Yet this is the same word we use when we talk about how much we enjoy eating pizza, or what that band makes us feel, or how a certain smell (napalm in the morning, maybe?) affects us.

Love is either more versatile than other words, or just overused.

I argue that it's overused. A monkey wrench is versatile, being able to work with bolts large and small equally well. The word 'love' does not work equally well with every use. It's obvious the difference between the 'I love you' said at the altar and the 'I love it' said at the movie premiere. One holds life-long commitment; the other displays temporary approval and enjoyment over something.

Where using the word 'love' fails is when we describe two different things non-relationally. So when i say 'I love this movie' and when i say 'I love pizza,' i fail to properly express what each of them makes me feel. The movie might connect me to my childhood, it might tell a compelling story that moves me, it might just be a well-written, well-acted movie. However, the pizza is a purely sensational connection. When i enjoy pizza, when i love it, it is purely because of sensation. It fills my belly and satisfies my taste buds.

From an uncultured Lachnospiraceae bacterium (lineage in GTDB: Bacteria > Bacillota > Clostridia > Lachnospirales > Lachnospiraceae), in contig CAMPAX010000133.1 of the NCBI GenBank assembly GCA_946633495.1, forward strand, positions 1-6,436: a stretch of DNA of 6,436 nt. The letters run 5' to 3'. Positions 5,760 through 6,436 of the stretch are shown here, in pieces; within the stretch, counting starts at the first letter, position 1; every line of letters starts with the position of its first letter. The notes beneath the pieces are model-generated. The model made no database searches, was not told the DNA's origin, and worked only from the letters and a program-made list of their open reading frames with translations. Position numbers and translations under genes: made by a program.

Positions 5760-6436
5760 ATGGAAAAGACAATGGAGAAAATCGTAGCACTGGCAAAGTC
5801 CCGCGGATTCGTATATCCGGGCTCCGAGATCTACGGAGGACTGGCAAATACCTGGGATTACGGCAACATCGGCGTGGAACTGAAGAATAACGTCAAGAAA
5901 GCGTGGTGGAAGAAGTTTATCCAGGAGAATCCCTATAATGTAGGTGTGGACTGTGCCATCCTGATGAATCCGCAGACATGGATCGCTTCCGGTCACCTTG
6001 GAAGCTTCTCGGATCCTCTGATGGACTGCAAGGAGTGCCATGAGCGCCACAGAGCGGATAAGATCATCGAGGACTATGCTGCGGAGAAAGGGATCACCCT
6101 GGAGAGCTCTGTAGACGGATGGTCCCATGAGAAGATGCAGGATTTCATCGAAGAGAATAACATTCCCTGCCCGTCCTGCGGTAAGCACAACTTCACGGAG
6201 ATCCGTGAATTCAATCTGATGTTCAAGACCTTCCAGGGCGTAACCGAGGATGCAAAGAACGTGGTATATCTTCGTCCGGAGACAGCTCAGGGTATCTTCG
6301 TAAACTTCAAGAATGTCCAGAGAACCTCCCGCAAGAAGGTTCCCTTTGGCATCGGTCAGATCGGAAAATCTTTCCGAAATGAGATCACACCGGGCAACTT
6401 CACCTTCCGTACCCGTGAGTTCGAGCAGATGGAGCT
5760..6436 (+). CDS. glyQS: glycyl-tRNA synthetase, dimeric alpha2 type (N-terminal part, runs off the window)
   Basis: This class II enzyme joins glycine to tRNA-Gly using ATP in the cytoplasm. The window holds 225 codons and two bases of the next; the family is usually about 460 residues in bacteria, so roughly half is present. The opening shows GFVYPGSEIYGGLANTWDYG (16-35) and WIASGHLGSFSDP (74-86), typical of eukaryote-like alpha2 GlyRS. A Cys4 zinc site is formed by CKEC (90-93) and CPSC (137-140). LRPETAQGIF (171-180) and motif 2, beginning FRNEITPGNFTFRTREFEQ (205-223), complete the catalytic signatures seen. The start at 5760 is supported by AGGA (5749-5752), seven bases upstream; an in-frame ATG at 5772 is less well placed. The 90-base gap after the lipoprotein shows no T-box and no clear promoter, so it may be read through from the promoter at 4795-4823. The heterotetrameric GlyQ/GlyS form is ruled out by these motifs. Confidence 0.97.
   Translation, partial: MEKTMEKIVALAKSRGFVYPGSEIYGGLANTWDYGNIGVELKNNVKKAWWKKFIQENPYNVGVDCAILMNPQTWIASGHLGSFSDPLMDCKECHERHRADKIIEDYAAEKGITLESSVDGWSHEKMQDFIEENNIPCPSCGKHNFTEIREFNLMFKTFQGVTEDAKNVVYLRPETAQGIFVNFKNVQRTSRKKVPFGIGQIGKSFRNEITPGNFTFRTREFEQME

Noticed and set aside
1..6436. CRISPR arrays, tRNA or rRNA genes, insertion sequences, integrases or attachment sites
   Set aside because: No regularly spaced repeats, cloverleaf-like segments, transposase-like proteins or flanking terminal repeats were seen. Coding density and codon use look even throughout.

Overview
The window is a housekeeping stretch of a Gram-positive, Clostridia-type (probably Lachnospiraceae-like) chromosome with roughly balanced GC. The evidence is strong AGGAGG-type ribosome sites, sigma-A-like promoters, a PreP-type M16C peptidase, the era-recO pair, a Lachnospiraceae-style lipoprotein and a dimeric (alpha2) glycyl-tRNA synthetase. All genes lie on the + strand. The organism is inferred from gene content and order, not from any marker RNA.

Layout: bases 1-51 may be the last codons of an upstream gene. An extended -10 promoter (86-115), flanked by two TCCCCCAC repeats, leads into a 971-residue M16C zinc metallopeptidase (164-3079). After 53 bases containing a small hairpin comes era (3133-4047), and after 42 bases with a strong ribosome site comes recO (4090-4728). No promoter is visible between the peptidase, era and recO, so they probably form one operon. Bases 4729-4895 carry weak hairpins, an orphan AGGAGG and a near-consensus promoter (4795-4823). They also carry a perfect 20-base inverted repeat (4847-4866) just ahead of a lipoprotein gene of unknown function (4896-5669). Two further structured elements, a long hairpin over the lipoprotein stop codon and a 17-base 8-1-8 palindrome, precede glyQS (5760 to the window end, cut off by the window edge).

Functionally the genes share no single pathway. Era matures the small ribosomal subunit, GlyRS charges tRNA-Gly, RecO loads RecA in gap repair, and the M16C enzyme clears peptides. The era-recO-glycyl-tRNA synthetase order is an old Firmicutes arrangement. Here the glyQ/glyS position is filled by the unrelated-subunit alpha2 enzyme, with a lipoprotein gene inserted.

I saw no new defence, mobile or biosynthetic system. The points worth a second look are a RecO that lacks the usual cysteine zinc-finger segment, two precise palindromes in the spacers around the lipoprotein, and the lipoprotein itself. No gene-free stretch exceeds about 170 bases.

The first is more intellectual, even where it delves into visceral sensations. The second is purely sensation, entirely built upon how good it makes me feel.

The Greeks do a better job at this than we do. They are five Greek words for our one equivalent: storge, philia, eros, thelema and agape. The wonders of wikipedia. Growing up in church, i'd always heard about four words, but there are actually five. What do you know. The language is deeper than i thought.